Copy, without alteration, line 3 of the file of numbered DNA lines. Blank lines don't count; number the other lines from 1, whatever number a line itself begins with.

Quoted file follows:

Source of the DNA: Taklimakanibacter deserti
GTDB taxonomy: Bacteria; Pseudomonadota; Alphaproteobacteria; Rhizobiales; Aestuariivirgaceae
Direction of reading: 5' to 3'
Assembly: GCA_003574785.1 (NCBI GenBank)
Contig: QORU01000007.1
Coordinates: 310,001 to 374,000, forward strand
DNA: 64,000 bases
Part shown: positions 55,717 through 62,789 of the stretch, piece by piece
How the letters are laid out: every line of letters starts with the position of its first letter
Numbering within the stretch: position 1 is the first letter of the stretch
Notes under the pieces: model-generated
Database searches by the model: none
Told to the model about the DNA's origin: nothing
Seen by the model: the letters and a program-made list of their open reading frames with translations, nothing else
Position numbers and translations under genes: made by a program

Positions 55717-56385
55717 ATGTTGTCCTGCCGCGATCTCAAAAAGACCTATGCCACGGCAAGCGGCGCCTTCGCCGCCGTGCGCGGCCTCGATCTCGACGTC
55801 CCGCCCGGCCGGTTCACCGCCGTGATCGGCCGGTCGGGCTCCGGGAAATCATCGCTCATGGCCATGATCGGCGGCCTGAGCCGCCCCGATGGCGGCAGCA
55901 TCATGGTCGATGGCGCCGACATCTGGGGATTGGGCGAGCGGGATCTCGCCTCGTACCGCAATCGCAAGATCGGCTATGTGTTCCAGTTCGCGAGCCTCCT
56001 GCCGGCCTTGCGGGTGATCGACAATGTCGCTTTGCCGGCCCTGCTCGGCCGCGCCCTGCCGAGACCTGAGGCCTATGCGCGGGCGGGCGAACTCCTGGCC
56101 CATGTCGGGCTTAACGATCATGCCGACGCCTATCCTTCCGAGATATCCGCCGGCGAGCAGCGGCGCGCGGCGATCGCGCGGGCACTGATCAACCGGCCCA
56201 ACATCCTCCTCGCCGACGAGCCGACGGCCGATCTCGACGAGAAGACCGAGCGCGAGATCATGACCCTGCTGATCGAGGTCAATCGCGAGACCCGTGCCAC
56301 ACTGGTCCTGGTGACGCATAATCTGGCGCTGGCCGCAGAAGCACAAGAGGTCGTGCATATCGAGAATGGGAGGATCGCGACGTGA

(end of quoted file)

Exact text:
Direction of reading: 5' to 3'